Startled, Lily realized he had been talking to her while she stood ogling his body. Again. “Pardon, my lord. Is there something you needed?” She infused as much impatience in her tone as possible. It didn’t take much effort. Until she brought home Alaric’s winnings, she didn’t have the time to indulge in a pointless, one-sided infatuation with her neighbor.
“I asked if you’d seen Weston. He wasn’t at the house.”
Lily returned to brushing Alaric.. “I’m sorry, my lord, but Bennett left for London early this morning.”
Silence greeted her revelation; the only sound coming from the sure, even strokes she plied across Alaric’s withers.
“This morning, you say?”
She nodded. “Now, if you don’t mind, I have a great deal of work to do.”
“I’m sorry to disturb you, but I must speak to your brother posthaste. Did he mention when he might return?” His implacable tone told Lily this was more than a social call.
Lily ducked under Alaric’s head to brush down his other side. This new position afforded her a direct view of St. Vincent. “No, my lord. Is something wrong?”
He squared his shoulders and focused his intense blue eyes on her. “In a manner of speaking, yes.”
“What has my brother done now?”
“I’m afraid that must remain between Weston and I.”
An unwelcome fear swirled in her stomach. Of late, her brother’s visitors consisted of merchants flashing bills and gentlemen calling to collect on wagers won. She couldn’t recall the last time St. Vincent had called at Springhaven to speak specifically with her brother. Lily bit the inside of her lip until the pain forced her to let go. She had always dealt with St. Vincent in a straightforward manner, however, she balked at the idea of revealing the full extent of their financial difficulties.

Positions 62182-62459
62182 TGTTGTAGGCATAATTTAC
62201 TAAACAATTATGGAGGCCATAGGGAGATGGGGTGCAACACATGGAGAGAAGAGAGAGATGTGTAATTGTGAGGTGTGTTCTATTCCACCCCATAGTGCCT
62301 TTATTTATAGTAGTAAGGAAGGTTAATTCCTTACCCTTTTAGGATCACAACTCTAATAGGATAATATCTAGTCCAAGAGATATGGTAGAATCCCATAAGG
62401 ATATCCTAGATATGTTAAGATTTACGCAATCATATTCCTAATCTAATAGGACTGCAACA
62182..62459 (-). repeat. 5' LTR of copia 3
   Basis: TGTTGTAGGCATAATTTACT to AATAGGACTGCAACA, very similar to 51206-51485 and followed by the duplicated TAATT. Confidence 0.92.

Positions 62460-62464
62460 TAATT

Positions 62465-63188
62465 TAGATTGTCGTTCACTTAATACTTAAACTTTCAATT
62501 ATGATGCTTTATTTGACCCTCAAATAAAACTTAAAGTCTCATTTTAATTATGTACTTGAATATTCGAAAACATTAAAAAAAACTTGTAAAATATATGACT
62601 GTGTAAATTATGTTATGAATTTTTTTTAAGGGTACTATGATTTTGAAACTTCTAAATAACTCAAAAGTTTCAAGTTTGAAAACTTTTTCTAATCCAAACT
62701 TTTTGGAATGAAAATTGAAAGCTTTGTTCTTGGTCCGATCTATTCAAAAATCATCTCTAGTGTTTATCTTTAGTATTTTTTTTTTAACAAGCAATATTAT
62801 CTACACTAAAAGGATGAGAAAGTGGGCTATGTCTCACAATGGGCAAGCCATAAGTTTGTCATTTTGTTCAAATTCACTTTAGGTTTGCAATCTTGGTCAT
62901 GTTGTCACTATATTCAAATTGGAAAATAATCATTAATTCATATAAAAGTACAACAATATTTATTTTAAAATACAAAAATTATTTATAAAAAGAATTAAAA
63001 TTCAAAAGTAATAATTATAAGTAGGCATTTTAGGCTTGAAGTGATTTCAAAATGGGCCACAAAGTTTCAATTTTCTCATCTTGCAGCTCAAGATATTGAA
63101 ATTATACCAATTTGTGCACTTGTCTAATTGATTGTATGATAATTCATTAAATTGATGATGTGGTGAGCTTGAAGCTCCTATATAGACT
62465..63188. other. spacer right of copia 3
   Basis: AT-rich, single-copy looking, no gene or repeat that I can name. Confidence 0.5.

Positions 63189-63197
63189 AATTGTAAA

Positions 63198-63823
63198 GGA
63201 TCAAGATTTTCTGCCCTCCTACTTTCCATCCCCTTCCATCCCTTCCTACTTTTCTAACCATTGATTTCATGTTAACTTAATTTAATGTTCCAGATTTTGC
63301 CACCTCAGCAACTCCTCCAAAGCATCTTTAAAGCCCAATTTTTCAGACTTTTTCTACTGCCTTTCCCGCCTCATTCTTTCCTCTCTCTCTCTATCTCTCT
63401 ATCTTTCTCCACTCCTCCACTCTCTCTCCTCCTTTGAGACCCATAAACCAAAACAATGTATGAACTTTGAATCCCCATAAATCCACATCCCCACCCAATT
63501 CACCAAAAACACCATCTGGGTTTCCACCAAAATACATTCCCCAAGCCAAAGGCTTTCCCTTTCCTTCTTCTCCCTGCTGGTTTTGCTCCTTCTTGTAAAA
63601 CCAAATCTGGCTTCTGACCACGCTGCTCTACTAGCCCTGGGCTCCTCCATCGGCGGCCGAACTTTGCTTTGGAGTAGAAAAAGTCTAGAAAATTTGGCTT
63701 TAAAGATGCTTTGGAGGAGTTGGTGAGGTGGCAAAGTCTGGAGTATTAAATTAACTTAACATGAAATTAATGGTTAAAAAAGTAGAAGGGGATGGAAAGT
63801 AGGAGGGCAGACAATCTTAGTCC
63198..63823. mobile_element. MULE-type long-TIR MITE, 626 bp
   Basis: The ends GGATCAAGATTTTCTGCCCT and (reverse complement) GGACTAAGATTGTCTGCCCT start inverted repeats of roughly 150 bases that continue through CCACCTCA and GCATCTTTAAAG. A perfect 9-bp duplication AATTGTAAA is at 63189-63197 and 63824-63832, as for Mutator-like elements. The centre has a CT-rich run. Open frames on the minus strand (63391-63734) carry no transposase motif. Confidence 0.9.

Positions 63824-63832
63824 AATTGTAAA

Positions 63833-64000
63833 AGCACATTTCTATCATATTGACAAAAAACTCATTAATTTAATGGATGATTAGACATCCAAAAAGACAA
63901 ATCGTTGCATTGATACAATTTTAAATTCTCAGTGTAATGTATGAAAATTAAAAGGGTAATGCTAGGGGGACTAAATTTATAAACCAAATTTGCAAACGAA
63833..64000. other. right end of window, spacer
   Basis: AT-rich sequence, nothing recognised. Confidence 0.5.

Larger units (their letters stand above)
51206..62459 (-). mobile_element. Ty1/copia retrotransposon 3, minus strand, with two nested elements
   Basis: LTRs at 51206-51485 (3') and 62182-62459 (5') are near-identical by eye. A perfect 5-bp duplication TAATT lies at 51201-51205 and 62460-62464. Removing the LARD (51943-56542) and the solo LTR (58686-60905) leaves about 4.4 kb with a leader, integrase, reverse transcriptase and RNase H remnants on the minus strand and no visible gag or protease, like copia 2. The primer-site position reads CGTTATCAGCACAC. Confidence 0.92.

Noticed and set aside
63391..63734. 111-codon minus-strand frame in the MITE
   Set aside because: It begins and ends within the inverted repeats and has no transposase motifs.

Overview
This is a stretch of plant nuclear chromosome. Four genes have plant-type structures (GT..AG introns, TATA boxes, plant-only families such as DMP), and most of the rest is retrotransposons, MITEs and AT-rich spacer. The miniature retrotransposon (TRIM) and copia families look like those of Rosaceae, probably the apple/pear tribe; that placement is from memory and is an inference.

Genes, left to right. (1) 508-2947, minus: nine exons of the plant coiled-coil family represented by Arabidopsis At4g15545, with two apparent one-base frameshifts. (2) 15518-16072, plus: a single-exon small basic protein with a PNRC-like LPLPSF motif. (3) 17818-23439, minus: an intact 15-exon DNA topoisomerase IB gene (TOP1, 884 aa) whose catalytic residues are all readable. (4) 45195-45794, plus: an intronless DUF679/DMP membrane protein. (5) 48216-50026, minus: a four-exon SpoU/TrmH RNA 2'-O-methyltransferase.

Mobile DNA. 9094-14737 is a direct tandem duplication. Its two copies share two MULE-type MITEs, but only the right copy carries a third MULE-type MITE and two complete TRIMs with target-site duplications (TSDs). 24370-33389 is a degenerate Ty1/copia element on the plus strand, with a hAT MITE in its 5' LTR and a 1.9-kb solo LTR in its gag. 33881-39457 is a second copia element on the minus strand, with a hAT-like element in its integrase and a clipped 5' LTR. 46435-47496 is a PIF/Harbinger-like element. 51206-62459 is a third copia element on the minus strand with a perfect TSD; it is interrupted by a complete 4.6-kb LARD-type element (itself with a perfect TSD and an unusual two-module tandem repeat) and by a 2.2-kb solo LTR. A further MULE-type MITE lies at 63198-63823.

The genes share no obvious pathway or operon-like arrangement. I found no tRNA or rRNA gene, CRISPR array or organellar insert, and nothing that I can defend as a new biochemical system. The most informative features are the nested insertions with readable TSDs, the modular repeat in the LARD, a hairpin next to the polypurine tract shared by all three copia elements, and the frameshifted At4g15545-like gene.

Oh, well, it couldn’t be helped. It was best he understood how shallow the well really was at the moment.
“If you’ve come about a debt, we’ve little more than this farm at the moment. Once Alaric wins at Doncaster, I can settle with you, then.”
At the mention of Springhaven, St. Vincent’s eyes flickered away and his spine grew more rigid. Lily braced her hands upon Alaric’s warm, broad back. While she waited for a response, time slowed and the scents of the barn assailed her; horse flesh, manure, hay, dust, sweat, and the masculine scent of sandalwood.
“Does my brother owe you money, my lord?”
He made a casual inspection of the barn before his gaze fanned over her face. His attention lingered on her mouth for one heartbeat, two, three. Lily’s stomach knotted in awareness despite the seriousness of the situation.
“Lord St. Vincent?” She forced the words over her lips, drawing his attention back to her question—and frowned. His gaze lifted, and Lily caught his subtle look of satisfaction.
“Your brother does not owe me money, Miss Weston.”
Wary hope bubbled in her chest until his next words shattered the fragile emotion into a thousand charred pieces.
“He owes me this farm. Bennett wagered and lost it to me.”
No! Bennett would not have been stupid enough to wager Springhaven in a foolhardy attempt to save it, would he? Lily did not—could not—believe he would do something so reckless.
But he had. She could see the truth etched across St. Vincent’s resolute visage.
The sick, desperate feeling churning in her stomach boiled over. Her fingers pressed against her lips, trying to keep her nausea at bay. Lily concentrated on filtering deep, even breaths through her nostrils.
Springhaven was all she knew. To lose it would take away every joy, every comfort she had clung to in the three years since her mother’s death.
Bennett! Her mind screamed as she fought another wave of churning desperation. She pressed a hand against the sharp ache in her heart. She was homeless.